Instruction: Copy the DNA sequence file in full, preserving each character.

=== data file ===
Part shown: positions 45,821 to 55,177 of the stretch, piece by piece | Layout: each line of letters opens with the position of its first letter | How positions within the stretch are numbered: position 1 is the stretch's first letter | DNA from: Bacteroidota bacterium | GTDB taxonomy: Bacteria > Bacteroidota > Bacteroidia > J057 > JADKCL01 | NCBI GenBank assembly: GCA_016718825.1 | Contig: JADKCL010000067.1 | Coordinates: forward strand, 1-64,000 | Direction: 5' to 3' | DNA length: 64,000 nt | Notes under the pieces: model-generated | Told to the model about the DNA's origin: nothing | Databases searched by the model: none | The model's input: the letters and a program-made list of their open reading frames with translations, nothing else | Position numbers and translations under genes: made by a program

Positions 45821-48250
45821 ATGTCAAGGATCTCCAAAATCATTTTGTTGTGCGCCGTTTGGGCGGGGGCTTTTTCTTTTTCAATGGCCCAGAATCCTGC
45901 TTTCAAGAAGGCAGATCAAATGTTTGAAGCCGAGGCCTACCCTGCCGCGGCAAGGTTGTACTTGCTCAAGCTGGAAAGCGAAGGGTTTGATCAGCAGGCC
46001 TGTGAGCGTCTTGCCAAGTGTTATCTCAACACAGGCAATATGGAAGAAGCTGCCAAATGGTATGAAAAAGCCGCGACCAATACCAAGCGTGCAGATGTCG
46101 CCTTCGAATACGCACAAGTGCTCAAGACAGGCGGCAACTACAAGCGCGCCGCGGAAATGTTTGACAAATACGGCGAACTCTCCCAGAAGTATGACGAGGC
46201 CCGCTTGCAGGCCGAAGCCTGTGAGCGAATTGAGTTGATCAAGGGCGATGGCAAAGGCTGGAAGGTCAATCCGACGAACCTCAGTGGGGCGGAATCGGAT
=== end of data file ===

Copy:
Part shown: positions 45,821 to 55,177 of the stretch, piece by piece | Layout: each line of letters opens with the position of its first letter | How positions within the stretch are numbered: position 1 is the stretch's first letter | DNA from: Bacteroidota bacterium | GTDB taxonomy: Bacteria > Bacteroidota > Bacteroidia > J057 > JADKCL01 | NCBI GenBank assembly: GCA_016718825.1 | Contig: JADKCL010000067.1 | Coordinates: forward strand, 1-64,000 | Direction: 5' to 3' | DNA length: 64,000 nt | Notes under the pieces: model-generated | Told to the model about the DNA's origin: nothing | Databases searched by the model: none | The model's input: the letters and a program-made list of their open reading frames with translations, nothing else | Position numbers and translations under genes: made by a program

Positions 45821-48250
45821 ATGTCAAGGATCTCCAAAATCATTTTGTTGTGCGCCGTTTGGGCGGGGGCTTTTTCTTTTTCAATGGCCCAGAATCCTGC
45901 TTTCAAGAAGGCAGATCAAATGTTTGAAGCCGAGGCCTACCCTGCCGCGGCAAGGTTGTACTTGCTCAAGCTGGAAAGCGAAGGGTTTGATCAGCAGGCC
46001 TGTGAGCGTCTTGCCAAGTGTTATCTCAACACAGGCAATATGGAAGAAGCTGCCAAATGGTATGAAAAAGCCGCGACCAATACCAAGCGTGCAGATGTCG
46101 CCTTCGAATACGCACAAGTGCTCAAGACAGGCGGCAACTACAAGCGCGCCGCGGAAATGTTTGACAAATACGGCGAACTCTCCCAGAAGTATGACGAGGC
46201 CCGCTTGCAGGCCGAAGCCTGTGAGCGAATTGAGTTGATCAAGGGCGATGGCAAAGGCTGGAAGGTCAATCCGACGAACCTCAGTGGGGCGGAATCGGAT